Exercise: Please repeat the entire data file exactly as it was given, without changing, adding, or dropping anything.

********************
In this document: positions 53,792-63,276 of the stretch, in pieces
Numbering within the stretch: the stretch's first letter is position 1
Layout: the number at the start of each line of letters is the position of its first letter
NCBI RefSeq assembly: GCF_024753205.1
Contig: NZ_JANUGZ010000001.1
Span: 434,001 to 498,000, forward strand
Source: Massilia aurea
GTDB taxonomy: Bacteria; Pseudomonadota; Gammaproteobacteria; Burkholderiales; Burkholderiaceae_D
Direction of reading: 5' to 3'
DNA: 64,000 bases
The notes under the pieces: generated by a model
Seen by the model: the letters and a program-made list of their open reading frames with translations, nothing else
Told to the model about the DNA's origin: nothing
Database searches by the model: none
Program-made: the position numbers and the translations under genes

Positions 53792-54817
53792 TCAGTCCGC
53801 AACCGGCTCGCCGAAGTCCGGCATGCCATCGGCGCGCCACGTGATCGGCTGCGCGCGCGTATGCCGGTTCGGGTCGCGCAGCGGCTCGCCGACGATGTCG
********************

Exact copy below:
In this document: positions 53,792-63,276 of the stretch, in pieces
Numbering within the stretch: the stretch's first letter is position 1
Layout: the number at the start of each line of letters is the position of its first letter
NCBI RefSeq assembly: GCF_024753205.1
Contig: NZ_JANUGZ010000001.1
Span: 434,001 to 498,000, forward strand
Source: Massilia aurea
GTDB taxonomy: Bacteria; Pseudomonadota; Gammaproteobacteria; Burkholderiales; Burkholderiaceae_D
Direction of reading: 5' to 3'
DNA: 64,000 bases
The notes under the pieces: generated by a model
Seen by the model: the letters and a program-made list of their open reading frames with translations, nothing else
Told to the model about the DNA's origin: nothing
Database searches by the model: none
Program-made: the position numbers and the translations under genes

Positions 53792-54817
53792 TCAGTCCGC
53801 AACCGGCTCGCCGAAGTCCGGCATGCCATCGGCGCGCCACGTGATCGGCTGCGCGCGCGTATGCCGGTTCGGGTCGCGCAGCGGCTCGCCGACGATGTCG